Written Words scrambles to stay in Shelton
Shelton may lose its independent bookseller, unless Written Words Bookstore owner Dorothy Sim-Broder can find a new, affordable location in the city.
The store is running a capital campaign on Indiegogo.com, to support the move to a new location in Shelton.
The lease is up at the White Hills Shopping Plaza store, at 194 Leavenworth Road, and the booksellers can’t afford to stay there. The landlord, Royal Wells, is allowing Written Words to stay until the end of the year, which Sim-Broder called “extremely generous.” After that, they hope to have a smaller space in which to reopen.
“We live here and we love being here,” Sim-Broder said of Shelton. “So many of our customers have been fanning out and looking for other spaces.”
The store is looking for help from the community, asking that patrons make donations or contact the store if they know of a space that would be a good fit.
As word spread of the impending move, landlords from out of town have been contacting the owner.
“I tell them I’ll keep it in mind but I’m really trying to stay in Shelton,” she said.
Sim-Broder and her husband opened the store in 2007.
“This bookstore belongs to the people,” Sim-Broder said. “It’s no longer a bookstore, it’s a community gathering place.”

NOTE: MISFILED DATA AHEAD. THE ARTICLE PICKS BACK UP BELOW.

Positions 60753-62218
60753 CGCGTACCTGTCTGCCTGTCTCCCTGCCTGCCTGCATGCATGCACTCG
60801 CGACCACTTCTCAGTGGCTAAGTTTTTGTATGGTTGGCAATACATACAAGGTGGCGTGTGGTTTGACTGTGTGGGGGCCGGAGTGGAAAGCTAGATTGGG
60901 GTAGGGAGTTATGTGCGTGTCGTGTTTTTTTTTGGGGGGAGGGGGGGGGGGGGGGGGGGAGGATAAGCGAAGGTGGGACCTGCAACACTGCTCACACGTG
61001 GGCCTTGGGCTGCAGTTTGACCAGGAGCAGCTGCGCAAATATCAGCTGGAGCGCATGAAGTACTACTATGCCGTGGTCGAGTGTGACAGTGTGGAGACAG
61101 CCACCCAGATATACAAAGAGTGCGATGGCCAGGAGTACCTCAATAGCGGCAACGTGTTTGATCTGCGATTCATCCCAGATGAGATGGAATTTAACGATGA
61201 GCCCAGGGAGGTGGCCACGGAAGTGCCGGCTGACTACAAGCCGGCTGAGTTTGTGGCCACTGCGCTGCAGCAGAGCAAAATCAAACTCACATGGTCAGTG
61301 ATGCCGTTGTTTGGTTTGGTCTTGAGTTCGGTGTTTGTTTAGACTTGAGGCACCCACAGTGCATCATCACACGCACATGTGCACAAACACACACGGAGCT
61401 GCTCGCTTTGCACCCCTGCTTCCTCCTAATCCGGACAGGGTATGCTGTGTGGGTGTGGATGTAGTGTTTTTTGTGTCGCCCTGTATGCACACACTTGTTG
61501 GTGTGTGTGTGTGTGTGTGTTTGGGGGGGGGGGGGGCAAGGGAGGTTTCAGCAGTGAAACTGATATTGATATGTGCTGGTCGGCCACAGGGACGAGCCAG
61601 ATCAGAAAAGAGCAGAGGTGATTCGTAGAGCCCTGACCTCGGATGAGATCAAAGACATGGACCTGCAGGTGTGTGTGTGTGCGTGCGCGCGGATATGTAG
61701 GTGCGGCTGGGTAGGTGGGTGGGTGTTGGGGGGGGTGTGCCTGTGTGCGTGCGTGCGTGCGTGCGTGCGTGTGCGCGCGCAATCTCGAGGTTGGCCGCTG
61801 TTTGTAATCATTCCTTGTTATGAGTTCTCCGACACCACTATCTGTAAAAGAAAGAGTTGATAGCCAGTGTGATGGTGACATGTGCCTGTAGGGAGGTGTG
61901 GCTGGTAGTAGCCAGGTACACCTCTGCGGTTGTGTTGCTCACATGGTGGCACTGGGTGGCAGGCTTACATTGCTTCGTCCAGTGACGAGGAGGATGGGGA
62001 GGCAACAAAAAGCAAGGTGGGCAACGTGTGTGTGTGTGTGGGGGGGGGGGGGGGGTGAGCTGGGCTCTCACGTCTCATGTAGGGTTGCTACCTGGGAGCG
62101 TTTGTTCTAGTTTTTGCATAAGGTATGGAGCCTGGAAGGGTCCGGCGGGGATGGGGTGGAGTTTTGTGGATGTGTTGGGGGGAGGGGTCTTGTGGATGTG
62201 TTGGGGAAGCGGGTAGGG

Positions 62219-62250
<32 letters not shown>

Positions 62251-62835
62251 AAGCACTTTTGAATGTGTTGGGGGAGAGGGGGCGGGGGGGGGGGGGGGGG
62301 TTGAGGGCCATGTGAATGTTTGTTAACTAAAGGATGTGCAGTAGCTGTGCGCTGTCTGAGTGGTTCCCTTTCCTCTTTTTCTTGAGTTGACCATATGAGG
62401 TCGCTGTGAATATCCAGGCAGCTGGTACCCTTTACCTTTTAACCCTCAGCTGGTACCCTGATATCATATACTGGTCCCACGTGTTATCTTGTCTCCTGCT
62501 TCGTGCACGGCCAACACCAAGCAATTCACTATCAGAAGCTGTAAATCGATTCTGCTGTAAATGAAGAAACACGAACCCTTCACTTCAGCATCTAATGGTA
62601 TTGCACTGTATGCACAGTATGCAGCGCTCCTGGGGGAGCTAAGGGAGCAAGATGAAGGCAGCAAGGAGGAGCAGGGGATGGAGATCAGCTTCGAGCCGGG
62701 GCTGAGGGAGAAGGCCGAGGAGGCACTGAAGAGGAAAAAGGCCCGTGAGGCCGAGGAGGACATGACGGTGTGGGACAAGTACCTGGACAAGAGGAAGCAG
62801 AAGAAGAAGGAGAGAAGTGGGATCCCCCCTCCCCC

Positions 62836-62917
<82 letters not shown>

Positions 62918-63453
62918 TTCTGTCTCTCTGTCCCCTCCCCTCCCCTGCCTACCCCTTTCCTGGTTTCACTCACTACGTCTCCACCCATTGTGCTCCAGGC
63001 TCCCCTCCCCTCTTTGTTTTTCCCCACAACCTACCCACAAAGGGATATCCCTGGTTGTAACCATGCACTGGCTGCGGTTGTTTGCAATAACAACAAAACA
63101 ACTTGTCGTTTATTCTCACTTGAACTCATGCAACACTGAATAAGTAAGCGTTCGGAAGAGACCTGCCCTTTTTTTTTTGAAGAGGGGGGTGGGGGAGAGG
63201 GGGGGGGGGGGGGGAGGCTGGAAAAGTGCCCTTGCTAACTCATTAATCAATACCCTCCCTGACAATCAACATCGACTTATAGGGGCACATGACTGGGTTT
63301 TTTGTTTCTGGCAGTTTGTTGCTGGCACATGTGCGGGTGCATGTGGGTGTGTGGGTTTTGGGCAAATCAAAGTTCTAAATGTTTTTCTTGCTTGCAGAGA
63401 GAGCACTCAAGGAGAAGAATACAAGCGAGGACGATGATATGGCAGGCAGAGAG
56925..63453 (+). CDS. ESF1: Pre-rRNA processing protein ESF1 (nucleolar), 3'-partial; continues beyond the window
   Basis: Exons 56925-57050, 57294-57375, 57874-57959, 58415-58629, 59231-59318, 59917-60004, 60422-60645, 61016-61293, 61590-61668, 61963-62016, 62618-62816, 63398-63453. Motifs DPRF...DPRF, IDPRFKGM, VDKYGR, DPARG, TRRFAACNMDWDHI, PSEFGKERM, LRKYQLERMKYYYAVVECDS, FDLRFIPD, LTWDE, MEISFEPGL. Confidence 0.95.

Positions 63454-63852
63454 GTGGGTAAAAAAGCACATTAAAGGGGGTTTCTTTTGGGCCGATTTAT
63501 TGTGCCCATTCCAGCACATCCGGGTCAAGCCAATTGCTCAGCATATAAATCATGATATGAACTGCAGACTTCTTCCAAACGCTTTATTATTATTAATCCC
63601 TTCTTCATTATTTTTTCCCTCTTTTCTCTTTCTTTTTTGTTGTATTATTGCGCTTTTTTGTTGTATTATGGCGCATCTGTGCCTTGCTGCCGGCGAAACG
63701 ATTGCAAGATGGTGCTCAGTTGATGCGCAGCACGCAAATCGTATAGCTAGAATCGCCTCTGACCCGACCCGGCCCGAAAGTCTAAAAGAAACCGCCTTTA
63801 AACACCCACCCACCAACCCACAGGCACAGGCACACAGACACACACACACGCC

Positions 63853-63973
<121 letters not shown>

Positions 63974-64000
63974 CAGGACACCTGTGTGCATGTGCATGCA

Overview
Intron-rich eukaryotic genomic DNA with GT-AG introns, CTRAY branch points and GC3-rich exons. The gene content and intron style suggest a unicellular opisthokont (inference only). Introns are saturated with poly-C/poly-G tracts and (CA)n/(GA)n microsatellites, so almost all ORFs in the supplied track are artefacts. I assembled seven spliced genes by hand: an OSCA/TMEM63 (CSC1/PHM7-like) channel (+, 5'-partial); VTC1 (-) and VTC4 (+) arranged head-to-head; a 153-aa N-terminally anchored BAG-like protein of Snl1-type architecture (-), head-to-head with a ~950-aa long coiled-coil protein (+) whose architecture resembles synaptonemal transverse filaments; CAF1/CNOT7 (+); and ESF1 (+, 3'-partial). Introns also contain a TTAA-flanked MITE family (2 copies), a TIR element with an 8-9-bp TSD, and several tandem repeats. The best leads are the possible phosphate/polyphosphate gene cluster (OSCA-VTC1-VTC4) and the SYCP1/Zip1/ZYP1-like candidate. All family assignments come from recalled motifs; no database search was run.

Tutors meet their students there, parents drop kids off while they go shopping, and adults meet and form friendships, Sim-Broder said.
“I accomplished what I set out to do,” she said. “I’ll never be rich, but that’s OK.”
Sim-Broder doesn’t have her eye on any particular section of the city though she thinks a downtown storefront may not work because she needs plenty of parking for the families that come to the store, with strollers and young children. Bridgeport Avenue has great foot traffic, Sim-Broder said, but she can’t afford the rent.
At indiegogo.com/writtenwords supporters may make donations to support the store. The official campaign ends Sept. 28 and the goal is to reach $10,000. By Tuesday afternoon, the store had raised about $2,800. Comments from donors who are supporting the store may also be read at the fund-raising page.
“It’s merit-based, and people who know me know that, but for those who don’t I won’t be using this money to get my nails done somewhere,” she said.
They aren’t the first independent bookseller to use the fund-raising site. A New London bookstore, Monte Christo Bookshop, was successful in running a capital campaign through the site.
Sim-Broder hopes that support will help the store stay open and continue to provide author signings, book discussions and expand literacy and foreign language programs.
If any local residents or landlords know of a space that is available, they may call Sim-Broder at 203-944-0400 or through email at firstname.lastname@example.org.
Sim-Broder is hoping to band together with other independent booksellers soon and discuss the best way share their mission with the public.
“A lot of people immediately go to a big bookstore or online because they think they get a good deal,” she said. “They don’t see the long-range benefit of supporting your neighbors and helping to build the community.”
The store is holding an event this weekend: Author and Shelton resident Ray Bendici will talk about his new book, Speaking Ill of the Dead: Jerks in Connecticut History, Sunday, Sept. 30, at 2 p.m. The book features 15 short biographies of the lives of notorious bad guys, perpetrators of mischief and other colorful antiheroes from history, from Benedict Arnold to P.T. Barnum.